When it comes to monthly utility bills, I think we can all appreciate that the last thing we want to experience is big sticker shock from unforeseen complex fees. According to research from Energy Helpline, energy bills are the most complicated and difficult to understand. Whether it’s electricity meter readings or gas statements, have you ever sat down and checked each line of your bill to understand what you’re actually paying for? Take this same analogy for a business as it also applies to how a company manages their IT spend.
Today, it seems that the business equivalent of an energy bill is a cloud computing bill. The amount of detail from a cloud invoice can be overwhelming for IT and finance teams. For procurement teams who are involved in signing off the cloud costs, monitoring spend and understanding the true operating costs of cloud can be quite taxing. On top of dissecting cloud spend, 50% of businesses surveyed in the latest Flexera State of the Cloud Report said cloud use would be higher than initially planned during the COVID-19 pandemic.
For today’s CFOs, the increase in cloud computing and complicated billing can throw a wrench into controlling operational costs. If you’re leading IT or Finance, cloud management is no longer a “nice to have”, it’s a must. Yet, who has the time to check every complex billing item when these tasks are competing with many other urgent business priorities?
As more organisations turn to cloud, and IT spending is being allocated, or reallocated to fund cloud-related initiatives, managing cloud spend shouldn’t be a pressing problem.
Cloud adoption doesn’t have to mean cloud overspending
According to research from Gartner, more than a third of organisations see cloud investment as a top three investment priority. However, Flexera’s report concluded that organisations are struggling to accurately manage cloud spend. Organisations were reported to have overspent on their cloud budget by an average of 23%, and cloud spend is expected to increase by 47% next year.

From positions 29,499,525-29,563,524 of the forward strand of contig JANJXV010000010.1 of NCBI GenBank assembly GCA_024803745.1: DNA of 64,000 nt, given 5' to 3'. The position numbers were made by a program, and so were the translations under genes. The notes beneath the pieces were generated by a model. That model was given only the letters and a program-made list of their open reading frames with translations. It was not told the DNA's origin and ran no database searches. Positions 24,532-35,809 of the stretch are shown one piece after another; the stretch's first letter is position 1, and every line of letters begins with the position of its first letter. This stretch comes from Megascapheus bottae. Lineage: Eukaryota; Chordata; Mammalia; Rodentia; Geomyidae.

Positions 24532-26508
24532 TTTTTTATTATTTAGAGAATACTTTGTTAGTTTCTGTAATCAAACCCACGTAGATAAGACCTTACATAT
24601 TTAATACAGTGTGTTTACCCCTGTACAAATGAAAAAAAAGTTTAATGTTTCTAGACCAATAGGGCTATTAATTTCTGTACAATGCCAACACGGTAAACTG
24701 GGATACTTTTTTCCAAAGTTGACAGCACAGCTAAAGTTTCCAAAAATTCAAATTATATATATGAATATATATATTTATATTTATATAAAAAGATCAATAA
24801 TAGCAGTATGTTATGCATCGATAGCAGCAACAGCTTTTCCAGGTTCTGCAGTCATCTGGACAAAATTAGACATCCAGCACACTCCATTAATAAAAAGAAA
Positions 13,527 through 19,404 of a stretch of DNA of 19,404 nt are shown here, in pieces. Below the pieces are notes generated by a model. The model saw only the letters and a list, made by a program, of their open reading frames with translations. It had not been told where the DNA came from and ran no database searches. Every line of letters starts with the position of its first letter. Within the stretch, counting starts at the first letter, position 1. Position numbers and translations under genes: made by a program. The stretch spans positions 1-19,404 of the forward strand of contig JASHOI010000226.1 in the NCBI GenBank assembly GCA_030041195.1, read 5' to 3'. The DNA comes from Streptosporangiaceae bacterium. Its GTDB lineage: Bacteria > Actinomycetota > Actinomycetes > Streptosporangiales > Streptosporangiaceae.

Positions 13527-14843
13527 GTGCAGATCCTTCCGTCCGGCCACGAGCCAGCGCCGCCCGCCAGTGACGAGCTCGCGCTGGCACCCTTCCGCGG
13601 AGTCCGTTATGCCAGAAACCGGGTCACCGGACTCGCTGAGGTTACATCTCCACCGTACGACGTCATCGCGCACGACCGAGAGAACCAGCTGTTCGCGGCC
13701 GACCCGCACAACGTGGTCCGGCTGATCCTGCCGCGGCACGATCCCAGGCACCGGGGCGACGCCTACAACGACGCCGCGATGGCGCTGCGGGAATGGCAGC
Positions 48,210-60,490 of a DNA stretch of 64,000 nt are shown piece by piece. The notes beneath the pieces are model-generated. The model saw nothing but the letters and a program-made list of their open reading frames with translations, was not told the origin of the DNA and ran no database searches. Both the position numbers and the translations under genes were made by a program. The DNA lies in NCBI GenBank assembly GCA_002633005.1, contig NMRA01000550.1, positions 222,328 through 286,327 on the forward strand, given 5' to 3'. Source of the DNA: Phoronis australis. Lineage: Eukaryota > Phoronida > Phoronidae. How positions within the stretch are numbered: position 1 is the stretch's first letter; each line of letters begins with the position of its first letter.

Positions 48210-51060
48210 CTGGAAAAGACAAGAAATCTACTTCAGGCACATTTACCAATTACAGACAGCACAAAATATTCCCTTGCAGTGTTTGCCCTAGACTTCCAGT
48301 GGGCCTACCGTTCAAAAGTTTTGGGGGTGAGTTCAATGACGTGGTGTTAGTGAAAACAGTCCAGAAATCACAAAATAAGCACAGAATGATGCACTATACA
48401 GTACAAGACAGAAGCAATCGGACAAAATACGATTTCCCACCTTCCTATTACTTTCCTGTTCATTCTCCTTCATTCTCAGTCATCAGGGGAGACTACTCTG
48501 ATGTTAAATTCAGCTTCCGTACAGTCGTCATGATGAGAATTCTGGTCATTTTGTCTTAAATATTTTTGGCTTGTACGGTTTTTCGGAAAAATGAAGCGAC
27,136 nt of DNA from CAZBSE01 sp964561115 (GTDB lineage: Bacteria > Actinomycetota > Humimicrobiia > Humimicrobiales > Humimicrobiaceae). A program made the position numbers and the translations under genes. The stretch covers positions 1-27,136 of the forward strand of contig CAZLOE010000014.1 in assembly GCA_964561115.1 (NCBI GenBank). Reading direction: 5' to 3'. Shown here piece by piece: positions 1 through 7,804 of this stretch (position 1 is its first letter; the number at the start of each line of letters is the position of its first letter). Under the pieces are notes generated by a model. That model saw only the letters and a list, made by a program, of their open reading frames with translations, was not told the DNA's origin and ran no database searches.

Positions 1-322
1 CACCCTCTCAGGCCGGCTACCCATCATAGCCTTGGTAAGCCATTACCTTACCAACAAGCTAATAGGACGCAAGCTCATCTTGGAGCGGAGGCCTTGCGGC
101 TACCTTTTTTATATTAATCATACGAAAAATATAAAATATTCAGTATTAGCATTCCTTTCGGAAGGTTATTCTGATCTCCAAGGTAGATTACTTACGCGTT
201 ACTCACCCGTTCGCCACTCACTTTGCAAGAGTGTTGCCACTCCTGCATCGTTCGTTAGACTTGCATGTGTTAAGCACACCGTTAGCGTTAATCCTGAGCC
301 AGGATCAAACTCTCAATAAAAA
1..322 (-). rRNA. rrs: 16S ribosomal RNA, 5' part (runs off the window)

With organisations seeing cloud as a major shift away from traditional ways of managing IT equipment and services, controlling budgets shouldn’t stop them from taking advantage of what the cloud has to offer. To stay within their cloud spend estimates, IT should look into costs where they can either control or save money, such as reducing spend on cloud connectivity.
The economics of connectivity
The rise of cloud service providers has meant that organisations are now able to take a hybrid approach with their IT infrastructure using public and private cloud systems, in addition to on-premises infrastructures. In order for companies to make the most of the cloud, organisations should ensure they have the flexibility in their network connectivity to do so. This means being able to connect to the cloud based on business-specific workloads and requirements at any time. Having this network flexibility is a great way to manage a component of cloud spend. For example, an organisation can have their production and non-production resources designated to certain days and hours of the work week, with their network connections being able to adjust to control operational costs.